Mathematics Stack Exchange is a question and answer site for people studying math at any level and professionals in related fields. Join them; it only takes a minute:

Sign up
Here's how it works:
  1. Anybody can ask a question
  2. Anybody can answer
  3. The best answers are voted up and rise to the top

This question is motivated by this one on MathOverflow, which contains an example of a sequence $(f_n)$ of positive continuous functions on $\mathbb{R}$ such that $$f_n(x) \rightarrow \infty$$ if and only if $x \in \mathbb{Q}$.

My question is the following :

For a given sequence of positive continuous functions $(f_n)$ on $\mathbb{R}$, denote by $S((f_n))$ the set of divergence to $\infty$ : $$S((f_n)):=\{ x \in \mathbb{R} : f_n(x) \rightarrow \infty \}.$$

Is there a necessary and sufficient condition for a given set $S$ to be $S((f_n))$ for some sequence $(f_n)$?

Note that $$S((f_n)) = \bigcap_{N} \bigcup_{k} \bigcap_{n \geq k} \{x: f_n(x)>N\},$$ so a necessary condition is that $S$ must be a countable intersection of countable unions of $G_{\delta}'s$...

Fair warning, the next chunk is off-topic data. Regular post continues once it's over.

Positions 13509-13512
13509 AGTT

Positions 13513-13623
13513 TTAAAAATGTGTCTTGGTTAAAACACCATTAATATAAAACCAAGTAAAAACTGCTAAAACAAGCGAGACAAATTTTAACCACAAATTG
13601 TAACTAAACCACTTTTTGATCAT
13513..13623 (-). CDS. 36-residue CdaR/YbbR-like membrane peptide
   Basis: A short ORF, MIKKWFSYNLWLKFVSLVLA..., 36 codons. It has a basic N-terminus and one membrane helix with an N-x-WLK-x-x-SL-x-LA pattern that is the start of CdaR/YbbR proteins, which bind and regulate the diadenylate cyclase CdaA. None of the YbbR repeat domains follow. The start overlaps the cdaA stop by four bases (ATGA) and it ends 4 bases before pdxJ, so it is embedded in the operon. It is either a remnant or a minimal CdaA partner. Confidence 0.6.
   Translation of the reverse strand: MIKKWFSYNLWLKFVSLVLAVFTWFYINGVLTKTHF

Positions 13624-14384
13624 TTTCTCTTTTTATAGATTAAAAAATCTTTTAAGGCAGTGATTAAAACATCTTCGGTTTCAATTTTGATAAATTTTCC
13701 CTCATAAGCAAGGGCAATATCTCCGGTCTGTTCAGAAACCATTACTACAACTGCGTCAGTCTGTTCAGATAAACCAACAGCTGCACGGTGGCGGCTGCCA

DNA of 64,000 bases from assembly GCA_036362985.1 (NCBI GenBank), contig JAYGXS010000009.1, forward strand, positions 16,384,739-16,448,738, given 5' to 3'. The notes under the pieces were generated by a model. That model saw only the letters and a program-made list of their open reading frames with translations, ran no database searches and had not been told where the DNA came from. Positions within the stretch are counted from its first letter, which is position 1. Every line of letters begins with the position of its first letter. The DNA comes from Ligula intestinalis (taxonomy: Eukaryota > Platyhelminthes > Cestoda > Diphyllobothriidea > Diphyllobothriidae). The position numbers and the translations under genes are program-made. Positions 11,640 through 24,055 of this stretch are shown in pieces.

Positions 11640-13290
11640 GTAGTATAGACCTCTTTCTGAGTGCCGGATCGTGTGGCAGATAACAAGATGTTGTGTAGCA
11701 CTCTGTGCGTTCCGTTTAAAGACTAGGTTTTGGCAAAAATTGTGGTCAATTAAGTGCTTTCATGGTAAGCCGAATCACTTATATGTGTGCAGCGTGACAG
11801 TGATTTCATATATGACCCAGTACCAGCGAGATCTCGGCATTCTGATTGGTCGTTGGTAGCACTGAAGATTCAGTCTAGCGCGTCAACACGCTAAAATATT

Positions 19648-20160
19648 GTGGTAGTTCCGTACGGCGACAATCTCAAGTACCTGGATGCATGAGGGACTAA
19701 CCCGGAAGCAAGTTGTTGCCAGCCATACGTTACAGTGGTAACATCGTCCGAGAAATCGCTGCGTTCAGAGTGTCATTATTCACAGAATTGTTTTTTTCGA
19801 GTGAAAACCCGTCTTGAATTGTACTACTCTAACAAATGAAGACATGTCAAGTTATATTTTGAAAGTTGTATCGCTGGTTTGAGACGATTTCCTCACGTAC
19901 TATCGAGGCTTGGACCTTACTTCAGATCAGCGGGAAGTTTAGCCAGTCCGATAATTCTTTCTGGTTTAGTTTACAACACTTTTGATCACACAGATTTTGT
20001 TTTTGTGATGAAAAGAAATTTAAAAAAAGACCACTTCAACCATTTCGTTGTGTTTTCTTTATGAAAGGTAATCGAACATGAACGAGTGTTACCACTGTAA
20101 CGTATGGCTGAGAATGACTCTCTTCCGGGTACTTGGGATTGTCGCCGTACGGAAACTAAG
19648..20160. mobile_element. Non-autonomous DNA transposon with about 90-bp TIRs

share|cite|improve this question
A small improvement: since $S((f_n))=\bigcap_N \bigcup_k \bigcap_{n\ge k}\{x\colon f_n(x)\ge N\}$, the set $S$ is a countable intersection of countable unions of closed sets, so a countable intersection of $F_\sigma$s. Also known as $F_{\sigma\delta}$, I believe. This might also be sufficient... – user31373 May 17 '12 at 16:09
That's right, thank you for the comment! – Kalim May 17 '12 at 17:01
If $g_n:\mathbb R\to[0,1]$ for each $n$, and $f_n= \frac{1}{1-\frac{n}{n+1}g_n}$, then $(f_n(x))\to\infty$ if and only if $(g_n(x))\to 1$. My thought was that it might be easier to work with functions bounded by $1$ and the set where they converge to $1$. – Jonas Meyer May 18 '12 at 5:10
@Jonas Meyer : Good remark, thank you for the comment. – Kalim May 19 '12 at 1:50
Just to note that this question has now been cross-posted to MathOverflow:… – Willie Wong May 22 '12 at 16:02

Your Answer


By posting your answer, you agree to the privacy policy and terms of service.

Browse other questions tagged or ask your own question.